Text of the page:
Going Solar Step by Step
Since buying their first home in 2004,
Ed and Carly Wansing’s sustainable living
efforts have put them within sight
of their net-zero-energy dream.
By ED WANSING, with CARLY WANSING
Our solar-powered home rests in what might seem an unlikely location: a developer-built neighborhood in tiny Ashland City, Tenn., just outside of Nashville. My wife, Carly, and I purchased it in 2004, as recent college grads with new careers and not a whole lot of money. Although the house was just four years old, the previous owner had done little to improve energy
efficiency. Historical data revealed that its energy bills were near
average for houses in the Southeast.
As newly minted intern architects, we soon discovered how inefficient traditional architecture and construction have become. Eager
to help change the way buildings are designed and built, we got
involved with the local Middle Tennessee Emerging Green Builders
and Middle Tennessee chapters of the U.S. Green Building Council (USGBC). We helped to implement recycling programs in our
offices. In short order, peers at Carly’s office christened her Queen
of Green. I became known as Mr. Green Jeans at my firm.
At home, we started with small changes, switching out our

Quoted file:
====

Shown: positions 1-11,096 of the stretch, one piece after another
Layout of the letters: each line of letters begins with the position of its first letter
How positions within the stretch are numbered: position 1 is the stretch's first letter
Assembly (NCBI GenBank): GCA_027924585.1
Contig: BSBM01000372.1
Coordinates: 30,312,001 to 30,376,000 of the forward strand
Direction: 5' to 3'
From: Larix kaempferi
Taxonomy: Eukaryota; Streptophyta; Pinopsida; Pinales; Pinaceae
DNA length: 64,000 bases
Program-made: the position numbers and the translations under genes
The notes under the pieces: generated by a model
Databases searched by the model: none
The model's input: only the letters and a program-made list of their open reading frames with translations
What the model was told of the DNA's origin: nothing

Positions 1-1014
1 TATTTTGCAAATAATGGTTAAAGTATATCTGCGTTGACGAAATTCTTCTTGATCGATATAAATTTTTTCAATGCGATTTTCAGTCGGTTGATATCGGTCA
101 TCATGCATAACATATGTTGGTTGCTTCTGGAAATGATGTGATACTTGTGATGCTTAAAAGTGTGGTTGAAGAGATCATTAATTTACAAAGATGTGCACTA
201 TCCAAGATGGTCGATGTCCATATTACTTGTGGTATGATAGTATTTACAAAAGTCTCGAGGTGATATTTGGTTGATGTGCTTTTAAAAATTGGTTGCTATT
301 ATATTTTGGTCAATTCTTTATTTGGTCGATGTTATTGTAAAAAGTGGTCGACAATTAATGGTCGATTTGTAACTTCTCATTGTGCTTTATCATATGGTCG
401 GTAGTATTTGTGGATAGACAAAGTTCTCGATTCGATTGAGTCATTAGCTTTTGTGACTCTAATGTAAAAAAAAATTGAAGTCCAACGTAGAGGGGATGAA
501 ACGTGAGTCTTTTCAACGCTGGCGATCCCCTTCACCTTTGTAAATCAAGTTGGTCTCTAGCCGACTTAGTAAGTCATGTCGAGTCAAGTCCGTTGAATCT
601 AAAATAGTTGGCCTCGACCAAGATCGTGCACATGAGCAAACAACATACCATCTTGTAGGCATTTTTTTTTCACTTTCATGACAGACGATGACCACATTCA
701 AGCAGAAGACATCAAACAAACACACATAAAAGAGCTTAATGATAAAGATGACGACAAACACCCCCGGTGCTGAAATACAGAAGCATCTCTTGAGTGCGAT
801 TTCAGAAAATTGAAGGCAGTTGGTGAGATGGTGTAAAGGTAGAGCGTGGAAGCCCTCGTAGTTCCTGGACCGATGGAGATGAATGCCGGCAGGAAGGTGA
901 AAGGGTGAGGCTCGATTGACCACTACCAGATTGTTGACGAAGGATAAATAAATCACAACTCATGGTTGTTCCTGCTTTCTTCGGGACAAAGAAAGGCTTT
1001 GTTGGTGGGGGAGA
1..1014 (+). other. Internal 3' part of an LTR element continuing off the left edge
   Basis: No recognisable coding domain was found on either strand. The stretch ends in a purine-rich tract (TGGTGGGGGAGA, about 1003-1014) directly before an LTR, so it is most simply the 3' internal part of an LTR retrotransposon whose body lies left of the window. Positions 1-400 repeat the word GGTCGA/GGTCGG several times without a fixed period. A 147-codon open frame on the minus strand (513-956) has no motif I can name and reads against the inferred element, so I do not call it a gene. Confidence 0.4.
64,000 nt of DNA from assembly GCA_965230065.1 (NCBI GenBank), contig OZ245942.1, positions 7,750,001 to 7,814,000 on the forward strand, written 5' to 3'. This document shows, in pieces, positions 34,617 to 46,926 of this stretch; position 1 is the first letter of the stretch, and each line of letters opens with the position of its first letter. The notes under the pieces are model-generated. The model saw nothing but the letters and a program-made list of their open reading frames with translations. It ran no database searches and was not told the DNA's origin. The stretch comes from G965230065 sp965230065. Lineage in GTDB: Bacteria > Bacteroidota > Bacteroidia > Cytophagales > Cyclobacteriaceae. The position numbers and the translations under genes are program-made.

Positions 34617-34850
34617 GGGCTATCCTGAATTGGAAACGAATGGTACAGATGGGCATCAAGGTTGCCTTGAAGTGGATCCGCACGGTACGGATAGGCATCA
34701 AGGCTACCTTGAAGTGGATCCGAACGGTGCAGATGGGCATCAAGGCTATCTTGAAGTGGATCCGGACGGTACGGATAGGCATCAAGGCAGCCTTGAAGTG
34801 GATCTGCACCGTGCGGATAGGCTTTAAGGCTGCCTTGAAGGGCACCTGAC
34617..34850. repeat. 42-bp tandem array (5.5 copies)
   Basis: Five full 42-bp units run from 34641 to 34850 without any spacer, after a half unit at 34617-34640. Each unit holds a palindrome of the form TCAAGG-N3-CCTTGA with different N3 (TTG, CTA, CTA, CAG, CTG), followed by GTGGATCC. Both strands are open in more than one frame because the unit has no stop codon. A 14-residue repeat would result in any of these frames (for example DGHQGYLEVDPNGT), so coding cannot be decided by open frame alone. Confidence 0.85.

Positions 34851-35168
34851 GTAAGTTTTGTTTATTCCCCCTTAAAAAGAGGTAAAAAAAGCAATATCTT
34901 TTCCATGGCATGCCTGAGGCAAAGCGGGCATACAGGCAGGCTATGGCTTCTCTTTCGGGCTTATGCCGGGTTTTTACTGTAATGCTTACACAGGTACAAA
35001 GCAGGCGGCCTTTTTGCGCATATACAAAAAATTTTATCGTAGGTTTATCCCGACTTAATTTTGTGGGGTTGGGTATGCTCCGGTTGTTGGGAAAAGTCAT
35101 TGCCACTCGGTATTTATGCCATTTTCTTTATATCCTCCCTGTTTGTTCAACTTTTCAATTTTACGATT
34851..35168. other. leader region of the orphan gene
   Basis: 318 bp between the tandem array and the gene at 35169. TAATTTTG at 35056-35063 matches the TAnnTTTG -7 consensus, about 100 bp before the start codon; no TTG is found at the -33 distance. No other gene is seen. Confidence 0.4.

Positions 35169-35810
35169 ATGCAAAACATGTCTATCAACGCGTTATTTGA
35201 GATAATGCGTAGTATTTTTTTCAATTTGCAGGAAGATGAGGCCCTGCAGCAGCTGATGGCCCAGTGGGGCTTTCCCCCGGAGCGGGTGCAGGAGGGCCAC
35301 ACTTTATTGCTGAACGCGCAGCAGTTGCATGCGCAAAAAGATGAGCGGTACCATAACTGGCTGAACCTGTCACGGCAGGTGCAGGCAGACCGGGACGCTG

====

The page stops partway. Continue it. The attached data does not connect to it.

incandescent light bulbs for compact fluorescent ones and installing a programmable thermostat. We put up a small clothesline to
Crispin mAThiAs + fisher
Ed and Carly Wansing are Leadership in Energy and Environmental Design
Accredited Professionals (LEED APs) and associate members of the American
Institute of Architects (AIA). Ed ( email@example.com) works as a sustainable design consultant with Architectural Energy Corp. ( archenergy.com) and is
the technical programs coordinator for the Collaborative for High Performance
Schools. He is the Middle Tennessee Emerging Green Builders chairman and
the Emerging Green Builders national committee chairman, and he sits on
the Middle Tennessee U. S. Green Building Council (USGBC) board of directors.
He is pursuing a Master’s of Science in Sustainability at Lipscomb University’s
Institute for Sustainable Practice. An intern architect and project manager at
Street Dixon Rick Architecture, Carly ( firstname.lastname@example.org) just finished her
first LEED Gold project. The Middle Tennessee USGBC recognized Carly with its
Green Star Award for individual contribution in 2009.
Ed and Carly Wansing, shown with one of their two Dalmatians, started with small changes.
Photovoltaic System Performance, Ashland City, Tenn.
l Tennessee has an average 208 days of sunshine.
l 2.16-kilowatt system installed in December 2007.
l System produced 2,820 kilowatt-hours (k Wh) in 2008, 2,495
k Wh in 2009.
l Average monthly household consumption in 2009: 253 k Wh
(347 k Wh in summer months, 239 k Wh in winter months).
l Tennessee Valley Authority pays a 12-cent premium over the
retail rate for electricity produced by the system.